Bay of Banderas - vacation getaway with many hotels, resorts and villa rentals
Bay of Banderas, or Bahia de Banderas (Bay of Flags), is a great vacation destination for winter getaways. There are many flights that service the Puerto Vallarta airport, often flying direct from your departure city. As the largest bay in Mexico, it has approximately 100 miles of coastline, offering a large variety of villa, resort and hotel accommodations - from super luxury resorts such as the Four Seasons at Punta Mita, to affordable budget bungalows in Bucerias. Puerto Vallarta is the major city, situated roughly halfway around the bay, with a wide selection of villas, hotels and resorts to choose from.
Thought by some to be the rim of a long extinct super volcano, it is the 7th largest bay in the world (and the deepest), supporting numerous communities around its perimeter, including Bucerias, Punta Mita, and Mismaloya. The major city, Puerto Vallarta (pop 350,000), is very clean and vibrant with a lot to offer, but if you prefer a quieter time, there are plenty of accommodation options at the smaller communities around the bay.
The highway around the southern portion of the bay turns inland and climbs into the mountains at Boca de Tomatlan, leaving a good third of the bay without road access. There are several communities beyond that point, such as Yelapa and Quimixto, that can only be reached by boat, if you really want to get away from it all.
Interestingly enough, the bay doesn't have a great deal of Colonial history, and has developed from a quiet fishing village into a populated resort center only recently, starting in the early '60's. That was when John Huston shot the film 'Night of The Iguana' in the little village of Mismaloya, and many who came at that time recognized the natural beauty of the area and stayed on.
Both Elizabeth Taylor and Richard Burton maintained residences there for many years, and their homes in Puerto Vallarta are now a tourist attraction (including the bridge over the street that Burton built between their houses). John Huston also spent the last of his years there, as he fell in love with the area too. The set of the film is still in place at Mismaloya, and you can go to the John Huston Restaurant for dinner, and tour the set.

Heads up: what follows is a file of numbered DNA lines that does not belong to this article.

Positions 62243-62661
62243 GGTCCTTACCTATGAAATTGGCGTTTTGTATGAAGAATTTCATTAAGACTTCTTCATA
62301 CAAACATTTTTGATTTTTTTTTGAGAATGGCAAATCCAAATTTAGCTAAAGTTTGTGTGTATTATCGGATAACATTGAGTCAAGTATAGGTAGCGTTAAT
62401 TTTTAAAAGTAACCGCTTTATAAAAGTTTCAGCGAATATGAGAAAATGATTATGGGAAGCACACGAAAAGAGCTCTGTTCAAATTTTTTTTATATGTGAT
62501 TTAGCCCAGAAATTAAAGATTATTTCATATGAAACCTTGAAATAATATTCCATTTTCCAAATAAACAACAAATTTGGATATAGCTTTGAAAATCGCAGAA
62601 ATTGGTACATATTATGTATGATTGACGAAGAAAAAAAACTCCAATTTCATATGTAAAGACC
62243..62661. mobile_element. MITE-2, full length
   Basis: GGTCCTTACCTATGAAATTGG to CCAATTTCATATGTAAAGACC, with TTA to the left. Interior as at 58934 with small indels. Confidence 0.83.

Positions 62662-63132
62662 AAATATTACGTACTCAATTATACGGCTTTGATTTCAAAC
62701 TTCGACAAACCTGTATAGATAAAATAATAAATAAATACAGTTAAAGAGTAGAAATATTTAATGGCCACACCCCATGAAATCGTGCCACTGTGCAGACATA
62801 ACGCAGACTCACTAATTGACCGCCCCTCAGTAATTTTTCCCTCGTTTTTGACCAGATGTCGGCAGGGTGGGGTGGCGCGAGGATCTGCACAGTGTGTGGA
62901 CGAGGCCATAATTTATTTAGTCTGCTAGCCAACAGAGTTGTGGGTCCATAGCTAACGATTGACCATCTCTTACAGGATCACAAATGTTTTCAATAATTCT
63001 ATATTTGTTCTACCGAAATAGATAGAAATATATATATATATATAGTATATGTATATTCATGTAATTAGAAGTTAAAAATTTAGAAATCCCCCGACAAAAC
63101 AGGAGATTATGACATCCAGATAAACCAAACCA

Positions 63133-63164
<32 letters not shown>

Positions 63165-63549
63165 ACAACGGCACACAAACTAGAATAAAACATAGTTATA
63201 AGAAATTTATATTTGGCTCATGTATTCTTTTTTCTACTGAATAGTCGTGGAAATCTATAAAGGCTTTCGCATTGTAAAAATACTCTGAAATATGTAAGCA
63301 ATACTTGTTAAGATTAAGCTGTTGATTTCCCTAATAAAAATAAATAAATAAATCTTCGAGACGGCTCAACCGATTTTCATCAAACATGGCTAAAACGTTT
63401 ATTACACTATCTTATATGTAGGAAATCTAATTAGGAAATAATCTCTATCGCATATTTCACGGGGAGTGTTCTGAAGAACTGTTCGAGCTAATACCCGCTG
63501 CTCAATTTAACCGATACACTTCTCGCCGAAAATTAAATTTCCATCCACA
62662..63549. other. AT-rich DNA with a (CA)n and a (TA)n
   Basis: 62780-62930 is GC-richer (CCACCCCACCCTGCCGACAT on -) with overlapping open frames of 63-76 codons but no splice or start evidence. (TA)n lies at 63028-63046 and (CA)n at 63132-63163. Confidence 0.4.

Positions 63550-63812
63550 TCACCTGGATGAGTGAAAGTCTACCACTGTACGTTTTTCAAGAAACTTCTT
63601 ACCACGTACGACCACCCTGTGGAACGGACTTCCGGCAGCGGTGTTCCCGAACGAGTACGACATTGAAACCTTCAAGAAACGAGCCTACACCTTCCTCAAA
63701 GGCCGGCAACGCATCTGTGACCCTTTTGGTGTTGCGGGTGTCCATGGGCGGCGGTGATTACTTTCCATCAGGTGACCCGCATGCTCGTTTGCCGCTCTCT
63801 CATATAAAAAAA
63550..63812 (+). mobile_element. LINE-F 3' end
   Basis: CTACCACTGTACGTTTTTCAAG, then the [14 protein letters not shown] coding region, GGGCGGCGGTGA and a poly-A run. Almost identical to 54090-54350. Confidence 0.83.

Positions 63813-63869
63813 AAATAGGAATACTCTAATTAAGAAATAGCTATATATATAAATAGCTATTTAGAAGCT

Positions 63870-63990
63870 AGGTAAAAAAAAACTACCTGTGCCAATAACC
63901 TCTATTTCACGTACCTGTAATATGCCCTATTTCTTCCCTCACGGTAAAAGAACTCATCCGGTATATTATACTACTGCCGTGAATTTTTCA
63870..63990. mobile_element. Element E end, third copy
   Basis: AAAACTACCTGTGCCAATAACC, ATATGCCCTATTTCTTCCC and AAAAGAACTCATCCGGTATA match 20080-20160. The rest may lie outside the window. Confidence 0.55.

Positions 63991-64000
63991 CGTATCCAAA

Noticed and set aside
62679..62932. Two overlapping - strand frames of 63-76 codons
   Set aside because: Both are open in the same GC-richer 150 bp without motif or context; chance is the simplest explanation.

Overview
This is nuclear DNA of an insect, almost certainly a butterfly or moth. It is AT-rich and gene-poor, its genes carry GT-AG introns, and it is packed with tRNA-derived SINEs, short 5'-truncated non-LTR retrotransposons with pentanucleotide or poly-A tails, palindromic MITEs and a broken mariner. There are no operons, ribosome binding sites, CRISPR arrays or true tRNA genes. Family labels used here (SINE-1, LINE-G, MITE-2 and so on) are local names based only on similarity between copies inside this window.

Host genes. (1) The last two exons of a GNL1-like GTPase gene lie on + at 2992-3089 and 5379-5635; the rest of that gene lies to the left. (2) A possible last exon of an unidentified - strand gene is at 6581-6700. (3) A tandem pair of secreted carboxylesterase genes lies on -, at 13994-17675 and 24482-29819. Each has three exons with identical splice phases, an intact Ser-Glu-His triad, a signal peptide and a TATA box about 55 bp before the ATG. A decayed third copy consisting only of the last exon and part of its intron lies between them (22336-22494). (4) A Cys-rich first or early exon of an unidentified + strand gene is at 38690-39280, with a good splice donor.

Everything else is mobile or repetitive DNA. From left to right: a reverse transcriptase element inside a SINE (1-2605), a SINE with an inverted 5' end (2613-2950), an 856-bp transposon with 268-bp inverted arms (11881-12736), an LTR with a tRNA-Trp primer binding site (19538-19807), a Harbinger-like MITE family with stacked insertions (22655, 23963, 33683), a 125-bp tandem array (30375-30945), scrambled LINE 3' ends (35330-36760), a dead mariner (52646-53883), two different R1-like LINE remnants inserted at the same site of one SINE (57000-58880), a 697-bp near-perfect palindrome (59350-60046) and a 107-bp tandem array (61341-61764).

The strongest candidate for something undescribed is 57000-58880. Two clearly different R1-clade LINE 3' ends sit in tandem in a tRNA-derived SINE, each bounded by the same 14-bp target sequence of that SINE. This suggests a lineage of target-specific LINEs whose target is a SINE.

The city of Puerto Vallarta is sandwiched between the Sierra Cuale mountains and the ocean, and the southern end of the city runs out of flat land where the mountains close in and drop straight into the ocean. It is blessed with a constant supply of clean, fresh water running out of the mountains, and there are a number of places in the rivers, such as Chico's Paradise (pictured at left, just above Boca de Tomatlan), where you can go for a nice swim in fresh water pools (unusual for Mexico).
Because the high mountains are close to the ocean, capturing the rainfall in the wet season, it is the only major city on the central coast that is officially within the jungle vegetation zone, and the flowers, plants and trees are truly magnificent. The jungle is not thick and can be walked through quite easily, but it nevertheless creates a verdant paradise in this region, unlike any other place I've seen on the coast.
The continuation of the coastal highway (highway 200) to the south is cut right into the side of the mountains, twisting and winding above the bay, often hundreds of feet up the steep faces, until it turns inland at Boca de Tomatlan, heading for the Jalisco coast (Costa Alegre).
The rich valley farmland north of the city, bordered by the Sierra Vallejo mountain range to the north, spills up the Valle de Banderas, following the windings of the Rio Ameca, which provides a continuous water supply for the abundant field crops. You'll get a good view of this when you arrive by plane, as they usually drop down through the valley to land into the prevailing wind that blows off the ocean.
The Rio Ameca is the border between the states of Nayarit (to the north) and Jalisco (to the south); it is also the division between Mountain and Central time zones, so if you're heading north, watch your return flight times as the aeropuerto is south of the river (on Central time).
Moving around the bay to the north side, there are some nice little communities that we thought were very pleasant. Once you get past the megaresort area of Neuvo Vallarta, you'll come to the town of Bucerias. There are numerous hotels, bungalows, villas, resorts and facilities in Bucerias, and it is a 'last chance' stop for gas and ATM cash for quite a ways if you're heading north, including going to Sayulita or San Pancho. The next opportunity for gas and money is close to Rincon, although there is a Pemex gas station if you turn off to Punta Mita, just after the exit.
Which is exactly what we did, discovering the next very scenic little town of La Cruz de Huanacaxtle (Cross of the Huanacaxtle Tree), built on a slope that runs down to ocean where there is a sheltered harbour. My understanding is that it has received the official go-ahead to build a large marina, so watch for changes in this area.
Moving around the bay to the northern extreme, you'll pass numerous other resorts and hotels, such as the Palladium. Finally, you'll arrive at the sprawling resorts at Punta Mita, including the Four Seasons Resort Hotel complex.
This area is the latest FONATUR development area, like Cancun, Cabo and Ixtapa, sponsored by the Mexican Government, and it has a new divided four lane highway that runs along just inland of the coast most of the way to Sayulita. This is the place to go if you want to spend lots of money for a recreational holiday at an isolated megaresort, but you won't find much in the way of regular Mexican folks and culture out there.